Hayley Bricker's Reviews > The Painted Veil

The Painted Veil by W. Somerset Maugham
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Sep 15, 2011

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Lovely story, very heart-wrenching, and I couldn't help but picture Kitty as Marion Cotillard, Charles as Michael Fassbender, and Walter as Ben Whishaw. I don't know why, but that's just the mental picture I received from the description of Maugham. I loved his inspiration, which is detailed in the forward of my edition. Although, I have to admit the story was quite hard to follow after Maugham seemed to lose his affection for punctuation.


W. Somerset Maugham’s 1925 novel, The Painted Veil is not exactly the happy romance tale of forgiveness and understanding. That’s what I was led to believe before I picked up his 240-something page work of literature. Walter Fane, a shy and intellectual British bacteriologist, is perhaps one of literature’s most relatable characters. He meets Kitty, a vain socialite of London, and immediately falls in love with her. After courting her for a little over a year, he proposes. It seems like the typical marriage plot, but unbeknownst to Walter, Kitty only accepts out of a drive of competition with her sister, Dorris, and the urge to break free of her restrictive mother. Walter and Kitty’s marriage stagnates for two years until Walter takes a government job in the heart of China. Kitty falls prey to the advances of Charles Townsend, a high-ranking official ten years her senior. An affair ensues, landing Kitty in hot water when Walter tragically walks in on the couple.
Maugham’s plot is quite typical up until this point. It seems that fanciful Kitty may be on the brink of divorce to a man she knows she can never love. But predictability strikes again, when Townsend deserts her for his own family. Walter and Kitty are then shunted into a dangerous confrontation of loyalty and love, in which Walter exerts his revenge in the form of a change of scenery: he takes a job in a dangerous interior province stricken by a cholera epidemic. As the story progresses, I expected Kitty to humble herself to Walter and apologize. Neither of these things happen, and Kitty is instead jostled away from her husband, refusing to talk to him about anything. Instead of learning to forgive, Kitty believes that she must victimize herself in order to gain the attention of her sister and mother, and of Walter as well. Her deepest desire is to return home to the comforts of high society. Meanwhile, Walter toils away at his job, trying to sooth the suffering of the stricken Chinese. Eventually, Walter dies as well, leaving Kitty without the opportunity to have made things right. In her supposed grief, she accepts the comforts of all sympathy, and makes up her mind that she was a victim all along and that her own children will never be raised the same way she was.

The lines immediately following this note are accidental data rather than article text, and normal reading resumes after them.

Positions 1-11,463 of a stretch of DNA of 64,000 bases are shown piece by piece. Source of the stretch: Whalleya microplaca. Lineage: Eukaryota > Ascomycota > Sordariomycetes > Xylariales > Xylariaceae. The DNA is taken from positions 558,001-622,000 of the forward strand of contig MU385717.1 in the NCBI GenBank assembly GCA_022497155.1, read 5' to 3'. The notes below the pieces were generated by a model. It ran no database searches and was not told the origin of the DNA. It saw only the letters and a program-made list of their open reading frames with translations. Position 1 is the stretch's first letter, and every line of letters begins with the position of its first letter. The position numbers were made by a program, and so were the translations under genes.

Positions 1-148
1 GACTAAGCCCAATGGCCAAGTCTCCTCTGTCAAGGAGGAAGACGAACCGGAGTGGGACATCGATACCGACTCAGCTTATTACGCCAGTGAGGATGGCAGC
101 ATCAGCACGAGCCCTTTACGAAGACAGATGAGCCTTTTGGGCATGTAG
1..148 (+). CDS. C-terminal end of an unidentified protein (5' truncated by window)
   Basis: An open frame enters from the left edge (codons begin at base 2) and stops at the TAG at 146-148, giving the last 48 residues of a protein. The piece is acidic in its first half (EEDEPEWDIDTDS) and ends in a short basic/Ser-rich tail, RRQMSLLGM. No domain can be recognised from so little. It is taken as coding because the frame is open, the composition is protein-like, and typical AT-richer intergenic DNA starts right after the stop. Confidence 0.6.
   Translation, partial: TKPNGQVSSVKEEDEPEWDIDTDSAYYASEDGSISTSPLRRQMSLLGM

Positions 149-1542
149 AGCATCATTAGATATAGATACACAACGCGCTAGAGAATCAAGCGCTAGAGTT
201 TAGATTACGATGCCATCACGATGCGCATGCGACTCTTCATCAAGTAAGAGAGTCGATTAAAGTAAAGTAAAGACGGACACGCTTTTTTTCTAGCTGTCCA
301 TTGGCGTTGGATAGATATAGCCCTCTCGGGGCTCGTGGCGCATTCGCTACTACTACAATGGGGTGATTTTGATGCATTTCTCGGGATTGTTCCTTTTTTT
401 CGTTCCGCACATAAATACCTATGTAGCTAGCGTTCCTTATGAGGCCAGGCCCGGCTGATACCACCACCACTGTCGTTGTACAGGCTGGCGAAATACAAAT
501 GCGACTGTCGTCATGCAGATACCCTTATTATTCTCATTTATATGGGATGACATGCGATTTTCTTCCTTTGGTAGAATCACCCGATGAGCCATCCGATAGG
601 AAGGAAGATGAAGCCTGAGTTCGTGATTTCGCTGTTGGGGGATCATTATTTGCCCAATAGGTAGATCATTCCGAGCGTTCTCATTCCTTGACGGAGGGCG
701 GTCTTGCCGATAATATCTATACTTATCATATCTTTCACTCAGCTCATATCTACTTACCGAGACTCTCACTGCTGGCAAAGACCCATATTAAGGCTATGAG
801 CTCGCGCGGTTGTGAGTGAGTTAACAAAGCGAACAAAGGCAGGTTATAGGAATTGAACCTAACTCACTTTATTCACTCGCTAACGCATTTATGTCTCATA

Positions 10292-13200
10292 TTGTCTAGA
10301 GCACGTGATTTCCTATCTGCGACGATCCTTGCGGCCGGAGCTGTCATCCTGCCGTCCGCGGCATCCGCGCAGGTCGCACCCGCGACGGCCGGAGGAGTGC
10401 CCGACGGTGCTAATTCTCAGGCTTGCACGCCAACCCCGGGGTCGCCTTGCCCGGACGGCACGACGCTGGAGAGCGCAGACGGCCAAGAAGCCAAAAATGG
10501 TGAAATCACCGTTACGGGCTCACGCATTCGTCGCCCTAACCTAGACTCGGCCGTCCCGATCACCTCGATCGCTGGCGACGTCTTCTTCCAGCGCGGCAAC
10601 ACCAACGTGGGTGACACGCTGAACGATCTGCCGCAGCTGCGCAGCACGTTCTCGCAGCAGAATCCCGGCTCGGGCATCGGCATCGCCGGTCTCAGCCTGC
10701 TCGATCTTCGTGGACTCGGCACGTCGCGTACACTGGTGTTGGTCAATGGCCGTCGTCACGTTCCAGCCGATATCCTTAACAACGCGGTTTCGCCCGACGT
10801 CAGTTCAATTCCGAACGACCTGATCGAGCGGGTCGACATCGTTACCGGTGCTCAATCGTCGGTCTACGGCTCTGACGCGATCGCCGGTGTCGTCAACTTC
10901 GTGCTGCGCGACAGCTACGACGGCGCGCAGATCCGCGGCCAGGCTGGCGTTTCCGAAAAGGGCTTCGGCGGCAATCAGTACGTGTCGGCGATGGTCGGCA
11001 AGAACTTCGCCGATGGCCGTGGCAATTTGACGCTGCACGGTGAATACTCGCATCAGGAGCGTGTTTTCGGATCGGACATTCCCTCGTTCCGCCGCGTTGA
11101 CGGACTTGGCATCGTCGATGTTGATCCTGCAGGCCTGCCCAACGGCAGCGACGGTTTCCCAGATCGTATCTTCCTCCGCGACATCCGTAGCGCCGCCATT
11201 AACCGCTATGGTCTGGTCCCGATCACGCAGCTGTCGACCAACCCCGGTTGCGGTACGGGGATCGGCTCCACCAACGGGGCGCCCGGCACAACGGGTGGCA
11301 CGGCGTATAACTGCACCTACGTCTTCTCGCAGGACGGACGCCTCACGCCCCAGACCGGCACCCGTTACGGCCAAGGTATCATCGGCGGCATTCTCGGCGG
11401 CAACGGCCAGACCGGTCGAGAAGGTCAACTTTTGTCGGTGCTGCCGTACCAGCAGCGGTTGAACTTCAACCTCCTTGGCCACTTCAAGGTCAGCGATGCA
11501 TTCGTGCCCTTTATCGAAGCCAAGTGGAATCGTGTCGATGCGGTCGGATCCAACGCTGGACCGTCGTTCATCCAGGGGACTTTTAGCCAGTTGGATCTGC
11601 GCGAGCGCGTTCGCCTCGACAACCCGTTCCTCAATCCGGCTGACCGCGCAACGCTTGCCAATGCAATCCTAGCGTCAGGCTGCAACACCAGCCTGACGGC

Although an intriguing plot from the get-go, Maugham’s novel does not unravel itself into a primal story of love and hate. It sits stagnant with little character development and a misleading summary. If anything, I only garnered a respect for the affections of the heart rather than satisfaction at Kitty’s utter failure as a wife. Even the method of delivering the story wavered after chapter twenty. Punctuation seemed to slip Maugham’s mind, and predictability filled its place.
In the four hours it took me to brood and pick apart The Painted Veil, I came to the conclusion that the novel was not worth my time, and that Maugham’s character development was in serious need of reconsideration. Unless, however, I completely missed the point and Maugham’s simple message was that people never change.
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Comments (showing 1-2 of 2) (2 new)

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message 1: by Liz (new) - added it

Liz Holland As long as fassbender is in there, I recall my comment about you not getting the Whishaw part right. (Cotillard is still amazing). Bravo you are officially an (almost)-perfect casting director.

Hayley Bricker Oh Liz, Liz, Liz....

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